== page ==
When it comes to naming things, which is its own discipline of micro-flavour, she advises that writers “hew close to the mechanics”. Her given example of this was the Final Fantasy classic, Phoenix Down. The name is perfect for a few reasons. First, a phoenix is a rare mythical creature: this communicates it’s magical and valuable. Second, a phoenix’s best-known attribute is resurrection: this item resuscitates fallen characters. Third, a bird’s down isn’t just any feather, it’s more prized, it’s softer, it’s associated with rest and warmth: this is a potent healing item. Finally, ‘down’ is a little archaic-seeming to the modern ear, memorably fitting with the fantasy theme. Phoenix Down, she argues, is perfectly named, explaining its presence in every game.
Narration in games has a special status. Often, it is employed only as the very first and last spoken audio the player hears in a game. It is dramatic, sweeping, and, perhaps most importantly, brief. “War, war never changes”, grumbles the embittered narrator at the beginning of every main Fallout game, setting the tone of the anachronistic apocalypse for a few brief minutes. Lucas-Quaid explains that “narration has a different flow from writing that players will read, or dialogue that will be spoken between characters”. It’s icing which primes you for the flavouring and quality of the cake within, decorative but purposeful. Narration is tonal flavour text on steroids.
So, how to write narration in particular? Lucas-Quaid’s favourite piece of advice is to speak to the narration’s voice actor beforehand if possible, “get a feel for how they work, what they excel at. See if you can listen to their audition files – ask why they were chosen and lean into their strengths”. The VO’s performance is paramount, so writing a verbose monologue for someone who excels at gruffness is a losing game. Write something the VO will love voicing, and you’re onto a winner. Then, throw punctuation correctness out the window, “go all-in on style, don’t be afraid of bombast, of epic scale, of things that might seem too big for regular dialogue, and make every line count. The last thing players want to do when they boot up a brand new game is listen to a lengthy soliloquy that’s one-third interesting and two-thirds filler.”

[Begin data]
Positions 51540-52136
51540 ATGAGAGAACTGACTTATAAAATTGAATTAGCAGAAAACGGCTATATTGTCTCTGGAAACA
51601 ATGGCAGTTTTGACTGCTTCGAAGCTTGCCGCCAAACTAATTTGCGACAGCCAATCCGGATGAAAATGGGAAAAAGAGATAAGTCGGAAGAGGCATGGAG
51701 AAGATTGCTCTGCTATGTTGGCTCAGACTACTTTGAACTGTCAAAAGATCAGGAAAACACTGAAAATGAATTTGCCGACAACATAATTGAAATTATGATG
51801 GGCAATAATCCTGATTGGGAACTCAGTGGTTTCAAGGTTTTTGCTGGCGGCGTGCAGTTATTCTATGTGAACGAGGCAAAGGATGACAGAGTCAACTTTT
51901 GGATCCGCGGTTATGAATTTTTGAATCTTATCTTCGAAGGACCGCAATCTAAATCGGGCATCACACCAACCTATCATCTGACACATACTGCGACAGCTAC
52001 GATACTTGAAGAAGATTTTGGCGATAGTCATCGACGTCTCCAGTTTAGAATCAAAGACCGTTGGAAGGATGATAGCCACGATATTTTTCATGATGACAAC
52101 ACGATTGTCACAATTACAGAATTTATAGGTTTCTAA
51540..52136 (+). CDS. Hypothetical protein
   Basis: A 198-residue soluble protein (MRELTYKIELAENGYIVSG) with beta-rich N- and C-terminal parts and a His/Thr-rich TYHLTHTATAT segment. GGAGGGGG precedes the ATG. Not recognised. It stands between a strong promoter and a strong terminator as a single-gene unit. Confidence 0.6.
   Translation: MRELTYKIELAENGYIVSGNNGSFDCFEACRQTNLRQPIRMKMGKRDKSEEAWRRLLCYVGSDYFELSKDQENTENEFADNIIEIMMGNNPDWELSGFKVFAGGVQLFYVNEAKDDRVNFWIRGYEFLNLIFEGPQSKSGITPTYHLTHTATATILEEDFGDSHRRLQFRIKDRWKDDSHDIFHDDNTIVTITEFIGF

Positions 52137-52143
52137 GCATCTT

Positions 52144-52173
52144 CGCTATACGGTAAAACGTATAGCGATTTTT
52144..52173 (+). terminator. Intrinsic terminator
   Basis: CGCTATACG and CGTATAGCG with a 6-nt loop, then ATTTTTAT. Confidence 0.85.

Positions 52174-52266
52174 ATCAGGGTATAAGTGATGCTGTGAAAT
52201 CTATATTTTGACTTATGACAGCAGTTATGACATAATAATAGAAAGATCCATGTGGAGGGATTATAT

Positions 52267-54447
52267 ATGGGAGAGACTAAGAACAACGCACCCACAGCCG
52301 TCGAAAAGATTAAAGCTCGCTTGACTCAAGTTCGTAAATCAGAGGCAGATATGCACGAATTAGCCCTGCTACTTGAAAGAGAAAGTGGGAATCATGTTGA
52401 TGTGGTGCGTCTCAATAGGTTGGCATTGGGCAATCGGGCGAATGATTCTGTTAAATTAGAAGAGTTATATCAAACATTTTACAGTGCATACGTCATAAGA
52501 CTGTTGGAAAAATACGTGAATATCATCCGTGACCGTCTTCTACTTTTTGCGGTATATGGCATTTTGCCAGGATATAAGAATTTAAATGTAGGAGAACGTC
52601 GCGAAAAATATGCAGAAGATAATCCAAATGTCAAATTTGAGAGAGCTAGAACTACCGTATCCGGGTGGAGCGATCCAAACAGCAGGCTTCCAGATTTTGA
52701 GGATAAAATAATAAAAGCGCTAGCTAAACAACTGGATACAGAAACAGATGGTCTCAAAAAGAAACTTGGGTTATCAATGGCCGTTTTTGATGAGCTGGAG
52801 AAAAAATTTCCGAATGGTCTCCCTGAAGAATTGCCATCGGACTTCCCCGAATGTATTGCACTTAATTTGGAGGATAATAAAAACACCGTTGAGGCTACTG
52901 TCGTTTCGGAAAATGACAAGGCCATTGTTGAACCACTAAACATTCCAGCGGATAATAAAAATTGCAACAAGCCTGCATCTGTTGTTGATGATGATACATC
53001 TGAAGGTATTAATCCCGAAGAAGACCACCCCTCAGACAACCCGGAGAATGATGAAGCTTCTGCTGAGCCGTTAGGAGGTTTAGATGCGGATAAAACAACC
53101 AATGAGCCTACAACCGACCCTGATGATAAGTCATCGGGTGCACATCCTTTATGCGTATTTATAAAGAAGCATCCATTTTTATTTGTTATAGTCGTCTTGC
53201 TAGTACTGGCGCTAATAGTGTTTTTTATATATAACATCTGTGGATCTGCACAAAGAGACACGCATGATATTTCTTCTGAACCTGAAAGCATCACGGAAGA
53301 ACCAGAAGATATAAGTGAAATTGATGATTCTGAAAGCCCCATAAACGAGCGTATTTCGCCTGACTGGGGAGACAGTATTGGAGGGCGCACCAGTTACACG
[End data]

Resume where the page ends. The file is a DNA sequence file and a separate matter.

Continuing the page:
All in all, these theories and tips can help you write top-of-the-line, lore-enriched content which complements, rather than distracts from, the player’s engagement with a game world. I’ve been trying out these tips myself as writing warm-up exercises, and perhaps you could too!
AN EXERCISE IN UTILITY
Lucas-Quaid suggested an exercise, which I’ve adapted slightly for use as a super-fast warm-up. Try the following:
1. Pick a random image of an item from a game. Anything! The less familiar you are with it, the better.
2. Name that item. Remember to “hew close to the mechanics”!
3. Add flavour for that item in one or two lines. Use unexpected perspectives, communicate something that could conceivably relate to gameplay.
Here’s mine: a brain-interface device named Mind-Bleeder, with the text ‘It was almost as if the spies preferred I didn’t answer their questions immediately’.